Tag Archives: pneumovax

Pneumococcal vaccination – Prevnar update

The addition of Prevnar 13 to the pneumococcal vaccination protocol has certainly made the algorithm a bit more complicated. This is the updated workflow.

Pneumococcal vaccination including Prevnar 13

Pneumococcal vaccination including Prevnar 13

Use of PCV7 vaccination reduces invasive pneumococcal disease – NEJM

Since the introduction of 7-valent pneumoccal vaccine (PCV 7) in the US immunization schedule there has been a steady decline in the number of invasive pneumococcal disease as reported in the July 11th issue of the New England Journal of Medicine by Griffen et al.
The annual rate of hospitalization for pneumonia among children younger than 2 years of age declined by 551.1 per 100,000 children (95% confidence interval [CI], 445.1 to 657.1), which translates to 47,000 fewer hospitalizations annually than expected on the basis of the rates before PCV7 was introduced. The rate for adults 85 years of age or older declined by 1300.8 per 100,000 (95% CI, 984.0 to 1617.6), which translates to 73,000 fewer hospitalizations annually. For the three age groups of 18 to 39 years, 65 to 74 years, and 75 to 84 years, the annual rate of hospitalization for pneumonia declined by 8.4 per 100,000 (95% CI, 0.6 to 16.2), 85.3 per 100,000 (95% CI, 7.0 to 163.6), and 359.8 per 100,000 (95% CI, 199.6 to 520.0), respectively. Overall, we estimated an age-adjusted annual reduction of 54.8 per 100,000 (95% CI, 41.0 to 68.5), or 168,000 fewer hospitalizations for pneumonia annually. [1]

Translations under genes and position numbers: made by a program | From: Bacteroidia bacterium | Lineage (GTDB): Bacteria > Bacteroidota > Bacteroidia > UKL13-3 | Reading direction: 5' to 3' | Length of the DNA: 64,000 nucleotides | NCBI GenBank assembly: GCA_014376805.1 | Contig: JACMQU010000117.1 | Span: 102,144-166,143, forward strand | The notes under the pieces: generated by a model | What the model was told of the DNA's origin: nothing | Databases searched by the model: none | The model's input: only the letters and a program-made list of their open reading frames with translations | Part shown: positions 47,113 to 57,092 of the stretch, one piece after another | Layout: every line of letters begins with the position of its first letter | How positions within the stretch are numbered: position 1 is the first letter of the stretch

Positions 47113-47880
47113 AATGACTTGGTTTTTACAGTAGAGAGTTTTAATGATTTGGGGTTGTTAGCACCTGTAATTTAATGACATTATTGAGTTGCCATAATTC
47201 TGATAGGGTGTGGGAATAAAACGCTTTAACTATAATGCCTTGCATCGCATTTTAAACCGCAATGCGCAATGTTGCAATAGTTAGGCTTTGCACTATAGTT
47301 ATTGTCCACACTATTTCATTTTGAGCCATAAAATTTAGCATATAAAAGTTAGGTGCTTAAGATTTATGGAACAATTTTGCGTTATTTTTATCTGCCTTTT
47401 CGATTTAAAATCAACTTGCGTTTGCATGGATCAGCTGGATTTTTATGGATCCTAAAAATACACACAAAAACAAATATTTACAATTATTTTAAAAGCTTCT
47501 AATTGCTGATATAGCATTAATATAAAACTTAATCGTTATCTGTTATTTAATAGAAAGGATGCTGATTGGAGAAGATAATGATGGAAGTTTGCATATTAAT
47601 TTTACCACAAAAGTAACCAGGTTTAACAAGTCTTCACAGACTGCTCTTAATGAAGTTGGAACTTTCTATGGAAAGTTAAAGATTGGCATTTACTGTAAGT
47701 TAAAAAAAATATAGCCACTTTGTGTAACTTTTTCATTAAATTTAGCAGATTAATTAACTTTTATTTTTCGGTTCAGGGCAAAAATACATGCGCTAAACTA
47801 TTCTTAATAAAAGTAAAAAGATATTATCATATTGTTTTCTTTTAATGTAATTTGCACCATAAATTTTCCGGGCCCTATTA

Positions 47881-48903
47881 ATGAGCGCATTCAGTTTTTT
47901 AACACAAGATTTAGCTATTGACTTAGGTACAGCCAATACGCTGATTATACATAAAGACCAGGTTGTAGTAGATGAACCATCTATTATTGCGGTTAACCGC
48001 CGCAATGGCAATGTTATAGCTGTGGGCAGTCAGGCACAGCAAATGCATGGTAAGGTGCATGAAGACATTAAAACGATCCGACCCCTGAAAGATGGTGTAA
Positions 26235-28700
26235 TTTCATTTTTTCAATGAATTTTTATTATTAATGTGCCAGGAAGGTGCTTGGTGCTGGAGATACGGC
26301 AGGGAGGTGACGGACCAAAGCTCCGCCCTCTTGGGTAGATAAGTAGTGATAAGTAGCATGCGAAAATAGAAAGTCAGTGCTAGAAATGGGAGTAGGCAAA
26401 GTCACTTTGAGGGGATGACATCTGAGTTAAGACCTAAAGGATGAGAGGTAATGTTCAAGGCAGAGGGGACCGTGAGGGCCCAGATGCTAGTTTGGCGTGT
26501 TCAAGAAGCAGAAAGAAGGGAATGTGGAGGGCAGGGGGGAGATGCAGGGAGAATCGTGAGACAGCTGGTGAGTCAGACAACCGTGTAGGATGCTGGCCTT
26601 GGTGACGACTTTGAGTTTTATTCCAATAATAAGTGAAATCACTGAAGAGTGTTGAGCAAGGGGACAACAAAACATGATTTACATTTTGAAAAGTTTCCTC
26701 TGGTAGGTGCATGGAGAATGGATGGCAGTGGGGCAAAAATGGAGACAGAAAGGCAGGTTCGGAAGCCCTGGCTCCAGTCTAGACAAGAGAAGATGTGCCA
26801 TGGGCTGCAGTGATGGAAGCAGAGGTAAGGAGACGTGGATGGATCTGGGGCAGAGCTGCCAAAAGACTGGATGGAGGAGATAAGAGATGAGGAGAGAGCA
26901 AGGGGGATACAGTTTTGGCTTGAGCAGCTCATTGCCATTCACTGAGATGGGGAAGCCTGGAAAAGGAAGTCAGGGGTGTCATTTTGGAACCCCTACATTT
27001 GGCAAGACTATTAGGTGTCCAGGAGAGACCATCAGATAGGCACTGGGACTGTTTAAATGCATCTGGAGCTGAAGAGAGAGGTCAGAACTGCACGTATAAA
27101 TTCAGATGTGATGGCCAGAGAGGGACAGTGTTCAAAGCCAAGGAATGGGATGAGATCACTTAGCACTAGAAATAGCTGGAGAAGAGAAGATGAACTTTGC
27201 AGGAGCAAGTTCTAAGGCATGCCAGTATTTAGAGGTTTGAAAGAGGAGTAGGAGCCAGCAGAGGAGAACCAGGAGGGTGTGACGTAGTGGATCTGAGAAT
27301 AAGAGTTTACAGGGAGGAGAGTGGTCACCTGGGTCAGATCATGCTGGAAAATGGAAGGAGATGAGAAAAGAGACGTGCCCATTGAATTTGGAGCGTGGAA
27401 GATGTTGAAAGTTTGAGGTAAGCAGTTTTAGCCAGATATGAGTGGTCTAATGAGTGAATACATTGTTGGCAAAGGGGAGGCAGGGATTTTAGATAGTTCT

References

  1. CDC parental guide to pneumococcal vaccination
  2. CDC vaccine information statement

A lecture on outbreaks in extended care facilities

This is the screen cast of a lecture titled “Outbreaks in extended care facilities (ECF)” given by Irfan Hafiz MD on April 19th 2013 at Centegra McHenry Hospital. It was co-sponsored by Centegra Health System and the McHenry County Dept. of Health.

Topics included in the lecture include:

  • Identifying current and emerging infectious disease common to long term care facilities (LTCF).
  • Describe preventive interventions for infectious disease in the context of LTCF.
  • Describe the unique challenges facing LTCF in the context of infectious diseases.

For upcoming lectures please look at the calendar and filter by “Education Events”.

 

Immunization – myths and misconceptions (2012)

Myths of immunization

This lecture was presented at the recent fall nursing symposium.

References and links

  1. Inflammation described by Celsus
  2. What is an antigen?
  3. Types of immunity
  4. Plague in the middle ages
  5. How India has defeated Polio, a BBC report
  6. Edward Jenner – the man who saved more lives than any other man
  7. Herd immunity
  8. Algorithm for immunizing persons with egg allergies
  9. Influenza vaccination in individuals with egg allergies
  10. Ileal-lymphoid nodular hyperplasia, non-specific colitis and pervasive developmental disorder in children, Lancet 1998- the original article by AJ Wakefield that started the controversy over vaccination in the late 1990s
  11. Wikipedia article on Andrew Wakefield
  12. My comments on Wakefield findings dated January 2011
  13. Article in The Telegraph reporting on the outbreak of Measles in Liverpool
  14. Risk of seizures after whole cell pertussis or Measles, Mumps, and Rubella vaccine
  15. Gates foundation and vaccination

Pneumovax – a summary

Invasive pneumococcal disease is the most common vaccine preventable disease worldwide

A few key point on Pneumovax (23-valent):

  • There is no contraindication to give pneumovax at hospital admission.
  • Invasive pneumococcal disease is the most common vaccine preventable disease worldwide. 40,000 deaths are attributable to invasive pneumococcal disease in the US annually.
  • Current 23-valent polysaccharide vaccine covers 95% of the most common causes of invasive pneumococcal disease.